The law firm of Kramer Henderson had a very good day today. It had appealed an assessment officer’s refusal to allow a $60,000 fee premium from their former client. Superior Court Justice John Belleghem allowed the firm’s appeal and found that Kramer Henderson was entitled to its premium. In his reasons, he lavishly praised the “wisdom”, “exceptionality in negotiating skills” and “exceptional skill and ability” of the law firm, in achieving a “result…beyond the client’s wildest expectation”.
In Kramer Henderson v. Salgado et al., the client, Salgado, was in the business of selling “Monte Cristo” cigars over the Internet to U.S. customers. In doing so, it was violating a copyright on the name “Monte Cristo”, held by a U.S. company called “Altadis”.
Altadis had sued Salgado in the United States. Salgado consulted an Ontario lawyer who had advised it to ignore the American litigation. Altadis proceeed to obtain a judgment from a U.S. court, for more than $1,000,000, which it then tried to enforce in Ontario. Salgado was facing bankruptcy if Altadis had been able to enforce its judgment in Ontario. It consulted Kramer Henderson.
That firm claimed against Salgado’s original lawyer (the one who had advised Salgado to ignore the U.S. suit). It entered into an agreement with that lawyer’s E & O insurer, LawPRO, whereby Kramer Henderson would defend the suit brought by Altadis in Ontario and LawPRO would fund the defence.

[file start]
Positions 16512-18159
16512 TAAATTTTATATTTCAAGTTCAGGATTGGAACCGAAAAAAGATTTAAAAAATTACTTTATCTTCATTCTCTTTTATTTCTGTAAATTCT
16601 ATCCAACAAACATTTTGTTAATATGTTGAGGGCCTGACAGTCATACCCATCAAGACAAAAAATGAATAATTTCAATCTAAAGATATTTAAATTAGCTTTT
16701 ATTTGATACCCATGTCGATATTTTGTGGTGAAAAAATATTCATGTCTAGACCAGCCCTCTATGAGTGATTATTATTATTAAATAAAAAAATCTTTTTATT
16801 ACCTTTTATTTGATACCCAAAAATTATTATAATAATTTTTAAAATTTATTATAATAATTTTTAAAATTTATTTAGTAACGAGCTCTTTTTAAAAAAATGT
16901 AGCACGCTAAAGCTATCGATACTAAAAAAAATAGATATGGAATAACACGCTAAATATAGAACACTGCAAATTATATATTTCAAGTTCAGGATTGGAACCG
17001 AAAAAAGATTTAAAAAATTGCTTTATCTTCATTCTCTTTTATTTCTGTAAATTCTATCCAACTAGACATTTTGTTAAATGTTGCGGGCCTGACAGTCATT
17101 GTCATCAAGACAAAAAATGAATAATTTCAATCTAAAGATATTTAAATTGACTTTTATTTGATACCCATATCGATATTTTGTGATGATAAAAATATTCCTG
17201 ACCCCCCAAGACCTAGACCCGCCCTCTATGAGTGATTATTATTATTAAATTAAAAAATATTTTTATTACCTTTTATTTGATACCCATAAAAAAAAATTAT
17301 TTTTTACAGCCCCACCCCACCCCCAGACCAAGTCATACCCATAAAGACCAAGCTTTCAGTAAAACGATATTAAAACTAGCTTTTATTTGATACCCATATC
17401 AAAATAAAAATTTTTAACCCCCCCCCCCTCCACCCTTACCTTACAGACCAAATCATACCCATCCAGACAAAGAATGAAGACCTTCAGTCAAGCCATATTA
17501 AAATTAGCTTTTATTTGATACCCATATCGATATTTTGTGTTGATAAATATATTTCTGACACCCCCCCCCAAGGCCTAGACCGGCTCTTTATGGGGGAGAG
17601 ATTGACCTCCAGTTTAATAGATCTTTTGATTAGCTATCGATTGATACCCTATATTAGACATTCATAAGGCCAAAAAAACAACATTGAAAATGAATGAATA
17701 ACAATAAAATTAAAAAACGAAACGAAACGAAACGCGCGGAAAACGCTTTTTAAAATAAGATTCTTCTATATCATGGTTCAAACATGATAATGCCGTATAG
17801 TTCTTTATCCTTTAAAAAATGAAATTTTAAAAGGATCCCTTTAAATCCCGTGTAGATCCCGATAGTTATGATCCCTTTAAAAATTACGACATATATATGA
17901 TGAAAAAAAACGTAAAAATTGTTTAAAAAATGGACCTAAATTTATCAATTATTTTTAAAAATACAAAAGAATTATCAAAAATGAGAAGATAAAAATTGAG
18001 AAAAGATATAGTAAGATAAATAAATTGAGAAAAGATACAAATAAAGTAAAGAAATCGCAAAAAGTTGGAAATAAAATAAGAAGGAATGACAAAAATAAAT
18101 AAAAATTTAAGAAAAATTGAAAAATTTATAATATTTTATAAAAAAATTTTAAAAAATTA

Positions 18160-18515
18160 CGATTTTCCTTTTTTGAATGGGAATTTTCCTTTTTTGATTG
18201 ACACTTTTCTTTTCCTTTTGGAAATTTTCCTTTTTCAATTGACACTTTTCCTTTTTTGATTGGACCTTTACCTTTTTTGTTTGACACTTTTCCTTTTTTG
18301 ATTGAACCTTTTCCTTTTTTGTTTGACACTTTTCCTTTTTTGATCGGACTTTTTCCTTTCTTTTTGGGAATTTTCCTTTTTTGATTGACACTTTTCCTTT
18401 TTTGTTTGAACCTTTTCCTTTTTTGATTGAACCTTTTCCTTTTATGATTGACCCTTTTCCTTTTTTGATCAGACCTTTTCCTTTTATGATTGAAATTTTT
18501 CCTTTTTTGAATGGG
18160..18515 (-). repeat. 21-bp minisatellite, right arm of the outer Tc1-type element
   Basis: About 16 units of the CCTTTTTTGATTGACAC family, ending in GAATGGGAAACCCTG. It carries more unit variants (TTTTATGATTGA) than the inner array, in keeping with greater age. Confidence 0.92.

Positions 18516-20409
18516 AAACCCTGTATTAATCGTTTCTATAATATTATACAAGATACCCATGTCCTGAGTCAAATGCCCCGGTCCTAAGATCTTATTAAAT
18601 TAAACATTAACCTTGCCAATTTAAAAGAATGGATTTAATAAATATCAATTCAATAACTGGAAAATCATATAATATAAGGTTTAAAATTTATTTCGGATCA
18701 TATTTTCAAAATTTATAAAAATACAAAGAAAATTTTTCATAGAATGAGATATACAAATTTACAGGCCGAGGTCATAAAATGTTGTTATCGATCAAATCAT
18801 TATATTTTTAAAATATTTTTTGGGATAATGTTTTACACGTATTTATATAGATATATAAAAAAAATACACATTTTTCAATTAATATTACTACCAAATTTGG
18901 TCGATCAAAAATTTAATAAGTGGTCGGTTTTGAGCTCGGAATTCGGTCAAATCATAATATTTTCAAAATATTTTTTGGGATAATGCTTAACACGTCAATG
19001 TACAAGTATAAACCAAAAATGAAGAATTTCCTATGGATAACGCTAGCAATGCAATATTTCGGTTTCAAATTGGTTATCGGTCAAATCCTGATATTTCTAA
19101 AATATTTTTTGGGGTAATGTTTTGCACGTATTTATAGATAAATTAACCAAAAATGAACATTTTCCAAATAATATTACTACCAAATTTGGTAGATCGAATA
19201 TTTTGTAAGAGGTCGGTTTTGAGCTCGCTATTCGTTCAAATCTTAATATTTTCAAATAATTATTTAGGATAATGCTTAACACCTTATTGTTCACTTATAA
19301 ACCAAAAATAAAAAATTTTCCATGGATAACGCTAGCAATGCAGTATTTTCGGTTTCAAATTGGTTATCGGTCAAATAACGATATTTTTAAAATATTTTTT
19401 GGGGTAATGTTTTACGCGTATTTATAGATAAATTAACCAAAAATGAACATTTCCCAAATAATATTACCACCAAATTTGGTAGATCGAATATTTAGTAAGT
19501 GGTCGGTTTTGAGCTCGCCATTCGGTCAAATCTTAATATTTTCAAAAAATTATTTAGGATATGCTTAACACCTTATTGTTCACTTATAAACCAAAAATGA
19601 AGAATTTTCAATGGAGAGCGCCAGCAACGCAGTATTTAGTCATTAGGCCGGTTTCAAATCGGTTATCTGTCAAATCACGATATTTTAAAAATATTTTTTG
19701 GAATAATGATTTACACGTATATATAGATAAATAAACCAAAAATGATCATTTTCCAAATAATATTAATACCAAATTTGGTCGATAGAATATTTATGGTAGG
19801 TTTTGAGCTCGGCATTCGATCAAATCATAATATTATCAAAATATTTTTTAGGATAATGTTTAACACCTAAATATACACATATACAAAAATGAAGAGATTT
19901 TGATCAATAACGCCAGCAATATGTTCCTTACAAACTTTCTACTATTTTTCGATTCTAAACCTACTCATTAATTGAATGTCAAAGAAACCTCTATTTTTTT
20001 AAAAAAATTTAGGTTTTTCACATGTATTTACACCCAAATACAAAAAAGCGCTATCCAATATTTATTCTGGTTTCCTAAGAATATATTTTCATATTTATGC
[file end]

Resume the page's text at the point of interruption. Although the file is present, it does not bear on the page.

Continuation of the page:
While the Ontario litigation between Altadis and Salgado was going on, the Supreme Court of Canada handed down a decision which, according to Justice Belleghem, made it “virtually certain that the American judgments would be enforceable in Ontario”. [The case doesn’t specify the Supreme Court decision. It might have been Morguard Investments Ltd. v. De Savoye, although that case was released over 15 years ago.]
In any event, LawPRO then decided that it no longer wanted to fund the defence of what it evidently perceived to be a losing cause. Kramer Henderson negotiated a settlement of Salgado’s claim against the negligent lawyer, for $250,000. The firm continued with the defence of the Altadis lawsuit to enforce the U.S. judgment in Ontario.
Eventually, Kramer Henderson settled with Altadis for $100,000. That meant that instead of a $1 million liability, Salgado had turned a $150,000 profit (having already gotten $250,000 from LawPRO.)
The law firm added a $60,000 premium to its bill to Salgado, on account of this rather favourable outcome for the client. The client balked and the account went to assessment. The Assessment Officer disallowed the premium on the basis that the original retainer agreement between the firm and the client had made no provision for it.
Justice Belleghem heard the law firm’s appeal. He heaped praise on Kramer Henderson. In his view, the absence of any provision for the “windfall” in the retainer agreement was irrelevant because no one could have foreseen such a spectacular outcome: “It is beyond a shadow of a doubt – had the issue been broached ahead of time – that the client would have agreed to a ‘premium’ to be paid from any resulting notional ‘profit’, if such funds ‘miraculously’ appeared.” In Justice Belleghem estimation, the premium had been well-earned by the lawyers by their skilled negotiations with Altadis and LawPRO. His Honour felt that it was the client who was trying to take advantage of the law firm here, not the other way around.